Toward the end of her fine new collection of deceptively expansive short stories, Kathy Page unfurls a little number called “Daddy,” told from the point of view of a child spelunking with his (her?) father in a tiny cave, an afternoon adventure gently elevated into a rite of passage. In plain, unspectacular language, Page weaves a credibly pre-adolescent inner monologue around symbols ranging from a dragonfly slipping its skin to a flashlight switched on in the dark. As a beacon of parental responsibility, the latter’s glow evokes nothing less than the climax of Cormac McCarthy’s The Road, minus the epic sweep: “Daddy” barely runs a page and a half. But that compactness is the very source of its power.
Page isn’t interested in plot so much as decisive, life-changing moments that come sooner than the reader – or the characters – expect. In “The Right Thing to Say,” a couple sweating the results of an important medical test are introduced in the midst of unimaginable stress, yet no sooner has the author built up a complex ethical and emotional context for the action than she’s exploded it: Page rarely lets us get too comfortable. She’s also wickedly funny. The heroine of “Different Lips” is disappointed when she discovers that her ex-boyfriend’s one outstanding physical feature – his mouth, a “navel in the face” – has been swollen by allergies into a monstrous parody of its former, perfectly puckered incarnation. Page works this premise into a nifty metaphor for the trickiness of reigniting old passions.
As its title suggests, The Two of Us is arranged as a series of dual character studies, and while Page is resourceful in how she devises her pairings (and also in how she shifts and manipulates point of view), it’s tough to tell whether the similarities between the stories – the yearning lovers and anxious parents; the buzzing gardens and notable animals – are signs of thematic unity or a writer intentionally repeating herself. But her ability to find little frissons of shock or recognition in situations just this side of mundane marks her as a significant miniaturist all the same.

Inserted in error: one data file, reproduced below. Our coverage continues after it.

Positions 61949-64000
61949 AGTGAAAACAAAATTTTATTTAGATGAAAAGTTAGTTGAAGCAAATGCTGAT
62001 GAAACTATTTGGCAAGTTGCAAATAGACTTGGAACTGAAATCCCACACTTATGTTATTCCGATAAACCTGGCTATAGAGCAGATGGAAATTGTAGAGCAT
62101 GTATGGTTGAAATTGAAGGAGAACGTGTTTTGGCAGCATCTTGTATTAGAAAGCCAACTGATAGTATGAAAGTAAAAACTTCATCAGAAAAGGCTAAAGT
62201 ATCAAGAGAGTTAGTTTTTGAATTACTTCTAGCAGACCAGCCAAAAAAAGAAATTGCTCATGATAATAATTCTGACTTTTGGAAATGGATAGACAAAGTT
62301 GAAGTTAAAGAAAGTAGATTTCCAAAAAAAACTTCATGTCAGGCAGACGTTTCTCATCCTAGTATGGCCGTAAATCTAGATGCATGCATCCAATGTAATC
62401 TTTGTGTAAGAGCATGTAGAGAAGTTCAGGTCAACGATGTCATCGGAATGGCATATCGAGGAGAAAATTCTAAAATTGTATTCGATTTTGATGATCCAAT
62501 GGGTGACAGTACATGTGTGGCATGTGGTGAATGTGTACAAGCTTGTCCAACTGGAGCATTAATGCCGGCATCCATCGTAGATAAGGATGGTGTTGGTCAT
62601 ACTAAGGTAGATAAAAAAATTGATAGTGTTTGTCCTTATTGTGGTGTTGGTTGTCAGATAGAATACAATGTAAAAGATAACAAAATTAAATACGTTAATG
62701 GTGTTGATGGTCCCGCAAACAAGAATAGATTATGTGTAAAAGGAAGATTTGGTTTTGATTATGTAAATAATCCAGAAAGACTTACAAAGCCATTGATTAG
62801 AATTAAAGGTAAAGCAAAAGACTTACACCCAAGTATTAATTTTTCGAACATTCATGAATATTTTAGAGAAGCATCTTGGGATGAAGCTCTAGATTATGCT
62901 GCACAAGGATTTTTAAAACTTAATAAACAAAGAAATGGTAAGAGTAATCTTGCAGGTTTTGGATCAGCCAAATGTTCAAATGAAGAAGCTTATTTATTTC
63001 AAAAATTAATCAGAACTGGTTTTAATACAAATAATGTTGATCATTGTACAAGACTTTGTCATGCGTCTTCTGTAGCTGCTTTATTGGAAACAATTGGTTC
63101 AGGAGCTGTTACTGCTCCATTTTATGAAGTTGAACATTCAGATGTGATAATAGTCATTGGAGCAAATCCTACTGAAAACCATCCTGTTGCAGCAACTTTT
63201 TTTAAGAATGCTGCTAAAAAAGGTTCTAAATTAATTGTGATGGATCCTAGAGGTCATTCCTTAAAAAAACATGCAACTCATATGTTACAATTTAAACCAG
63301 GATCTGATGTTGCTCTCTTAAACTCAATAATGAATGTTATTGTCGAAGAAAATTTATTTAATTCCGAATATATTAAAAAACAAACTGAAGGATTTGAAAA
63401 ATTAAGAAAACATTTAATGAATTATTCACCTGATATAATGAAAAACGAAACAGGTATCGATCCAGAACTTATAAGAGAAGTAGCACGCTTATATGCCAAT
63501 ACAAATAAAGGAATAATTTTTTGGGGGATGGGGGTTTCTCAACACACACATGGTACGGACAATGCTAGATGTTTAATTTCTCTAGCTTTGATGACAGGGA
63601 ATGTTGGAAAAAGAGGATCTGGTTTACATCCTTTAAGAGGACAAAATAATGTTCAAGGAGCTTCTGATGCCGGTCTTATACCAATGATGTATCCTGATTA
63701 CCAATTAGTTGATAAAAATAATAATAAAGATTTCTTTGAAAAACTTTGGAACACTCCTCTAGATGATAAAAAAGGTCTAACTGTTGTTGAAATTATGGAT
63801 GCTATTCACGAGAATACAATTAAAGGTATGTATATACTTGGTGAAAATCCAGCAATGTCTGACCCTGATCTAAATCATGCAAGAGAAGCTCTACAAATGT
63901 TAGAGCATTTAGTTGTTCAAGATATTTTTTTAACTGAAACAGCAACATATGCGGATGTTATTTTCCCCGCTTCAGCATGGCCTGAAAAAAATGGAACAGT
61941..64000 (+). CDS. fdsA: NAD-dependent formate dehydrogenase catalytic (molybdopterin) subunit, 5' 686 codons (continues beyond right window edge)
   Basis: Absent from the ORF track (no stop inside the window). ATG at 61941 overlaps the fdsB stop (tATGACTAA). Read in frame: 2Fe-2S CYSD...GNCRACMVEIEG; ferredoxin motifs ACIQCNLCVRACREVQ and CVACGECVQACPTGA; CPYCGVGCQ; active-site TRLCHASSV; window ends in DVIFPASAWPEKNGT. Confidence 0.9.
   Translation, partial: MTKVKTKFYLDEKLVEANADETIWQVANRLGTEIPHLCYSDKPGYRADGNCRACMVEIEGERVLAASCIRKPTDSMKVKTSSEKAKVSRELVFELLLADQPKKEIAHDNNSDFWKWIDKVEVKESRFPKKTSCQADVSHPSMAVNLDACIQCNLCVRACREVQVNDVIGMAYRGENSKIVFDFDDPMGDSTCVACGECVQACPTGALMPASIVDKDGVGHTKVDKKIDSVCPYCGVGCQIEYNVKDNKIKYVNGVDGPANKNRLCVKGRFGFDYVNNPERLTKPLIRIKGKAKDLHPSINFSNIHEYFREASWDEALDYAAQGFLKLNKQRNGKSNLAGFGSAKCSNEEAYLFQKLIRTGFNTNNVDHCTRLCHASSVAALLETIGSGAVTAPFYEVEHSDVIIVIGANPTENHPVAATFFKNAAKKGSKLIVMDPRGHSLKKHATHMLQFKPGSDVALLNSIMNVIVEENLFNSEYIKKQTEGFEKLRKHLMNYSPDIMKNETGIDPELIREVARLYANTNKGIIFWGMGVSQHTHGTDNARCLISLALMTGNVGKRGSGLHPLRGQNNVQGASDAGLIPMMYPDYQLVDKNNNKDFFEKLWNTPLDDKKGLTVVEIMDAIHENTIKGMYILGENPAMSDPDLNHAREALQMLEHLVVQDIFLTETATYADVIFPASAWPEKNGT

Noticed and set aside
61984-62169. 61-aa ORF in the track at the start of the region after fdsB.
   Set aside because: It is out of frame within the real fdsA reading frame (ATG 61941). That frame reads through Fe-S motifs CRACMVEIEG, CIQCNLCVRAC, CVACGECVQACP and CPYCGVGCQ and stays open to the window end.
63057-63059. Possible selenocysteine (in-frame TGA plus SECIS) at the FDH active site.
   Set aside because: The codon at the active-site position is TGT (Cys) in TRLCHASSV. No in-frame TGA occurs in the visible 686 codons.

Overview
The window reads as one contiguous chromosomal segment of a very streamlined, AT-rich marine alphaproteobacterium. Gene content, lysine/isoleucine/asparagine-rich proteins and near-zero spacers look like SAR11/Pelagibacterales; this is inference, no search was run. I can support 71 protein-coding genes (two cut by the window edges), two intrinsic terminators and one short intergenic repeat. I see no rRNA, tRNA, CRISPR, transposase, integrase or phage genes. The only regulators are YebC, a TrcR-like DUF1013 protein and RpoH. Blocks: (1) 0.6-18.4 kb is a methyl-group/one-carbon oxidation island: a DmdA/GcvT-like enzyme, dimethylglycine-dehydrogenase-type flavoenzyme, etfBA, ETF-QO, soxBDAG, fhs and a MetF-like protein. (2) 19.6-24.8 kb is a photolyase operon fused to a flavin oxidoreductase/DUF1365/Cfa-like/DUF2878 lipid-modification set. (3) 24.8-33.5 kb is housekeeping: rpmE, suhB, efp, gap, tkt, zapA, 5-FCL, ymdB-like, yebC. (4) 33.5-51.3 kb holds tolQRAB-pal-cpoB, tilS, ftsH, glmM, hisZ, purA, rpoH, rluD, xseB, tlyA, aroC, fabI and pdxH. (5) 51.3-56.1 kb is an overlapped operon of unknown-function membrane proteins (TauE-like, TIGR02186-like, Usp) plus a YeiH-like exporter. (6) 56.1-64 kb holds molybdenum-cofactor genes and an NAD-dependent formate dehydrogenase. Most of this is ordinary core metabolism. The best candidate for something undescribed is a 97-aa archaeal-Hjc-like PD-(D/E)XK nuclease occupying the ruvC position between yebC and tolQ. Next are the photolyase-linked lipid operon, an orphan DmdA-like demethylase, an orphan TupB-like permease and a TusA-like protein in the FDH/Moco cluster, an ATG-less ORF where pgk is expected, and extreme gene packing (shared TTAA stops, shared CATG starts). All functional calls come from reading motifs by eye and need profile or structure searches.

There’s a more swashbuckling style and vocabulary at play in Leon Rooke’s Swinging Through Dixie, an unusually structured anthology that sandwiches three briefer pieces between a pair of novellas. Rooke is a raucous writer who loses himself gladly in run-on descriptions and revels in desirous or agitated exchanges between eccentric characters. The longest narrative – the novella that gives the collection its title – describes a southern American town circa 1947, whose inhabitants are thrown into a kind of hysteria by the arrival of a ribald new film supposedly starring one of its most pulchritudinous citizens – a set-up suggesting the seduction and terror of seeing one’s life projected as big as all outdoors.
There are echoes here of Peter Bogdanovich’s black-and-white 1971 drama The Last Picture Show, except that Rooke isn’t really all that interested in the movie theatre as a site for drama: instead, he turns the town itself into a kind of bawdy ensemble comedy, populated by hot-and-bothered types orbiting around the ancient newspaper-man Hubbard, whose wryly journalistic perspective might be a stand-in for the author’s own.
A similar figure appears in “The Historian,” in which an aged writer waits out his time in a modern-day hospital ward beset by a trio of strenuously obscene patients (“obese cherubs”) who might be distorted versions of his own daughter. Here, Rooke’s deployment of overstuffed, outsized verbiage verges on the legitimately surreal, replacing the elegiac tone of “Swinging Through Dixie” with something altogether more contemporary and troubling.
In the second novella, “Trading with Mexico,” Rooke combines both approaches: the tale of a Mexican village whose eligible bachelors risk life and limb for a shot at a beautiful, cloistered señorita filters a finely grained sense of a country’s social, political, and mythic history through a magical-realist prism reminiscent of Gabriel García Márquez. (The Colombian master’s spirit also hovers closely over the closing sentences of “Swinging Through Dixie.”)
What’s finally satisfying about Rooke’s work surely does not lie in its sense of resolution: the meaning of the final parable is deftly left nebulous after a magnificently portentous build-up. Rather, it’s all about the momentum created from word to word and image to image – a hard-charging forward movement that can leave you in the dust if you’re not careful.